Trying to imitate stylistically the Western coverage of the post-9/11 ‘war on terror’, the Pakistani electronic media specifically exploited religion mixed with politics (Sabir, Citation2011, p. 70). An interview with the South Asian Free Media Association (SAFMA) Secretary-General Imtiaz Alam (2010) explains this best:

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On the war on terror, the media continued to play a role of duplicity as Musharraf did. Rather it was critical of Musharraf’s co-operation with the west. First of all, the media rejected this war. The media thought that this is America’s war which is imposed on Pakistan and Pakistan does not have any terrorist problem. They defined the terrorists as the national division factors; they even justified their terror tactics … even killing of women children and older people out of their hate for America. Even a big section of media believed that 9/11 was not done by Al Qaeda. They believed in this conspiracy theory that the Jews and the Americans themselves have done 9/11. (Alam, Citation2010)

Even though there was a strong appetite in the market for anti-American stories, the media owners might have been coaxed to provide post-9/11 war coverage that favoured Musharraf. Akhtar (Citation2000) argues that although pressure on the media owners may work because their survival and success depend greatly on the goodwill of the establishment, it fails with journalists. As the working journalist is from the middle class, he or she sometimes feels impelled to deviate from the status quo and to voice the feelings of the general public (Akhtar, Citation2000, p. 95). As many journalists were also explicitly on the Inter Service Intelligence’s (ISI’s) payroll and routinely planted stories to suit the ISI’s interest (Fair, Citation2011, p. 14), it can be argued that some Islamic groups, factions within the ISI and the Taliban shared the same anti-American views that were promoted by a set of inserted journalists. It is commonly accepted in the journalistic community that various journalists in the liberal media houses work for their own interest groups, including mainstream political parties and the unelected Punjabi Islamic right. Therefore, when we consider those reporting the conflict on the ground in the Afghan war it is difficult to determine who was on whose payroll and adhering to whose agenda.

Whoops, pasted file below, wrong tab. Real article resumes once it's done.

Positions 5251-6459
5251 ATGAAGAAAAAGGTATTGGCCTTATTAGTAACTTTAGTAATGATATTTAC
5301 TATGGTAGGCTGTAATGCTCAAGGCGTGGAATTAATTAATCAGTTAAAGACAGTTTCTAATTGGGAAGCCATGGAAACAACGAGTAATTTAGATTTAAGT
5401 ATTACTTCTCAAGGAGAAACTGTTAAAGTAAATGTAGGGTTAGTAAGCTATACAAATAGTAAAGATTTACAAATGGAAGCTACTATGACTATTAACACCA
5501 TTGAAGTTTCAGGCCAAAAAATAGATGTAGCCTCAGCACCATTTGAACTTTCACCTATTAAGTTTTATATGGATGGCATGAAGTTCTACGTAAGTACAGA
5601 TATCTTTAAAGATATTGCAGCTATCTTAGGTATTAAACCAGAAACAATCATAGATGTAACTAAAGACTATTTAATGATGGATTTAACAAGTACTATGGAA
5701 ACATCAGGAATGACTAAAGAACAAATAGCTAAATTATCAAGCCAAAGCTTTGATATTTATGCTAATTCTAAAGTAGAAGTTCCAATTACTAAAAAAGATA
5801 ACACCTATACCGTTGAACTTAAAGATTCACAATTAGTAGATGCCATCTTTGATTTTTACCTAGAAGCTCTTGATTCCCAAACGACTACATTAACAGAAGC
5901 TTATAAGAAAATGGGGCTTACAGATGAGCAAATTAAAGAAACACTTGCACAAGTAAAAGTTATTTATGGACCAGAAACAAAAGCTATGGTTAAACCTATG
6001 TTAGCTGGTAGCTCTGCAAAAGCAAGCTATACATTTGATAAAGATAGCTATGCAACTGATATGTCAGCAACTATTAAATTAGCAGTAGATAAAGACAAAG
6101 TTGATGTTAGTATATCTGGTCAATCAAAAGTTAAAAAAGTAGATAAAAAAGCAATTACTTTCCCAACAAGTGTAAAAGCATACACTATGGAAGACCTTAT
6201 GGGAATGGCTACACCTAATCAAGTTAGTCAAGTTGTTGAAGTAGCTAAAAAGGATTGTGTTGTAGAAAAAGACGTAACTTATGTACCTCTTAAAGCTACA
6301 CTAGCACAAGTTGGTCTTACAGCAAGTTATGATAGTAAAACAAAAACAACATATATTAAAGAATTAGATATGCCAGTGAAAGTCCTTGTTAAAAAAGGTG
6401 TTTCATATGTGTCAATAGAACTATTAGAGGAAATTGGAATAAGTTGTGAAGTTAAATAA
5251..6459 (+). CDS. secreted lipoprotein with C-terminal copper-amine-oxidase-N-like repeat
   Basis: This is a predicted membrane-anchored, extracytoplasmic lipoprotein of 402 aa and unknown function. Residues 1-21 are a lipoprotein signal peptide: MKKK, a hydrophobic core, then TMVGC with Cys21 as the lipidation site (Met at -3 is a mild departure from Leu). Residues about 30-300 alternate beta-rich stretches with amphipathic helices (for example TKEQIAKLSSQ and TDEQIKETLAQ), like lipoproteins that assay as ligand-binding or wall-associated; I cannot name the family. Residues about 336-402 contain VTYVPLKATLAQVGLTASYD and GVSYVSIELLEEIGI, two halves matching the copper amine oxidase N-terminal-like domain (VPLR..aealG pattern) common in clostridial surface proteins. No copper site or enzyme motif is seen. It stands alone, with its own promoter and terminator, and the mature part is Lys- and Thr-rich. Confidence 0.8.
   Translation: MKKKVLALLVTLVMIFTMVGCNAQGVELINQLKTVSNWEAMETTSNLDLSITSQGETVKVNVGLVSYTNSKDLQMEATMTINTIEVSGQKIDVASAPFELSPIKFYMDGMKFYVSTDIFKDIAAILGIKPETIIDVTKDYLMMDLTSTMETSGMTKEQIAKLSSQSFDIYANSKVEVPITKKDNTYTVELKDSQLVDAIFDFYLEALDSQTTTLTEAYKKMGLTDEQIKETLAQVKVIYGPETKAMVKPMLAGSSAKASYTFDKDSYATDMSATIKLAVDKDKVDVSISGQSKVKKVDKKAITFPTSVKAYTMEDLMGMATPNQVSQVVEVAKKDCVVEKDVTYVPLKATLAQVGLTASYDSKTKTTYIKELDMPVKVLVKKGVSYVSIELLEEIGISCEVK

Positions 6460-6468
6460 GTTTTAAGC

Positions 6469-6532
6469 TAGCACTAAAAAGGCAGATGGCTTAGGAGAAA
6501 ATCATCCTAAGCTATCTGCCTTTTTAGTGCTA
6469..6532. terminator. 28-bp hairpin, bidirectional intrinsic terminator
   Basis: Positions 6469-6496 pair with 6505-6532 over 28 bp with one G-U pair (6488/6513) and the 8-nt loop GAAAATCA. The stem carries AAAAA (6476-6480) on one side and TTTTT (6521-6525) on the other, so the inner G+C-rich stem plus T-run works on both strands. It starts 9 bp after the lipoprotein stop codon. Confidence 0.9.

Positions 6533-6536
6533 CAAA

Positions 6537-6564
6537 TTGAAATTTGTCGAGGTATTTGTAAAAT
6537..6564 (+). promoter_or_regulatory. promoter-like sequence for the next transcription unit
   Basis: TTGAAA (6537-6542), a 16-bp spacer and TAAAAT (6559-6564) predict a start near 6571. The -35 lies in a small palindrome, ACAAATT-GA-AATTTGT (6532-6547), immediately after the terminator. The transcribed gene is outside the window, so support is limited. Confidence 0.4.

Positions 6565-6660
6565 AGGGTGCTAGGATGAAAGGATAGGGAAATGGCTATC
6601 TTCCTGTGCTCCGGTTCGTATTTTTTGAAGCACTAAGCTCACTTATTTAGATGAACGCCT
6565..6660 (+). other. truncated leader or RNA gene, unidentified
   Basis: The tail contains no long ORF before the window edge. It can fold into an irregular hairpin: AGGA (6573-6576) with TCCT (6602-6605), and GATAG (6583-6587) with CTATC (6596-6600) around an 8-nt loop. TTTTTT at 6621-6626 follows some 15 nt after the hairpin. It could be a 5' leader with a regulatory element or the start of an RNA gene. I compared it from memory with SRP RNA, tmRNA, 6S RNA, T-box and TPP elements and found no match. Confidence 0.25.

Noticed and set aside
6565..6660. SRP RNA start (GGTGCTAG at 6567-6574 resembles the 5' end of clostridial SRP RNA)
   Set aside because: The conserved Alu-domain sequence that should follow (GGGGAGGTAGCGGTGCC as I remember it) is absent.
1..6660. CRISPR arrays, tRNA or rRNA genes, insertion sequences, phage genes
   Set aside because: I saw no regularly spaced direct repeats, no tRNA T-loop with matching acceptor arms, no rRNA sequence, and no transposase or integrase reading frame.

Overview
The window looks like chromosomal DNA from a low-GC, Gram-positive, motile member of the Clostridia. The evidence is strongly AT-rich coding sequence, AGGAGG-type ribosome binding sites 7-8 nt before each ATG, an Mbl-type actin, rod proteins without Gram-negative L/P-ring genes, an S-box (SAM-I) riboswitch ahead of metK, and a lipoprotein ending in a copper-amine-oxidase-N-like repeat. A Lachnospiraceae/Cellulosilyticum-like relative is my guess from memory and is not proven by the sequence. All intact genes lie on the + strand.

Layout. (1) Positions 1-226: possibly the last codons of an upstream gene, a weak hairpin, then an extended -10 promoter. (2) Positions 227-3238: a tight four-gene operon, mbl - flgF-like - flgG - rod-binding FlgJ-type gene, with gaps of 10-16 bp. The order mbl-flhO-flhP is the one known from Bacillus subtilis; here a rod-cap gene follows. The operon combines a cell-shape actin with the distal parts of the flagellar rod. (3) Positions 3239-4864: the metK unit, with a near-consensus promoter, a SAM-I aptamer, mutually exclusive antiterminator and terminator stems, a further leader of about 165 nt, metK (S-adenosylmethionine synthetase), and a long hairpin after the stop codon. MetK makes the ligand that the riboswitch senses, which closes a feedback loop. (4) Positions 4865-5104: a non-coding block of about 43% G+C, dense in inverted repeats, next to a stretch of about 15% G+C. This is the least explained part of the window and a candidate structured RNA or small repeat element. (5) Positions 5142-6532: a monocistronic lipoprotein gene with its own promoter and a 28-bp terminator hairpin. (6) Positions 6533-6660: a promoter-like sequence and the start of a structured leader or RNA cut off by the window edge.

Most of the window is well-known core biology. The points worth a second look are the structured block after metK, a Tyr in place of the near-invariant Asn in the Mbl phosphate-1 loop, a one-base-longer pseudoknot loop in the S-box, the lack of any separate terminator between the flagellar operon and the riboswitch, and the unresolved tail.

Even though Al Qaeda had probably inserted their journalists into the Pakistani private media, the average Pakistani journalist, who was no plant, demonstrated far more compassion towards the defenceless Taliban who were fighting Allah’s war than towards an unjust, tyrannical superpower. This led pro-Taliban reportage in the news media.

Don’t Mess with Us!

Apart from having a savvy media cell, Al Qaeda had sent a brutal message to the world of journalism through the beheading of the Wall Street Journal’s Daniel Pearl in February 2002. The signal was simple and clear: anybody messing with our business will face serious torture leading to death.

Kiran Hassan is with the Institute of Commonwealth Studies, University of London.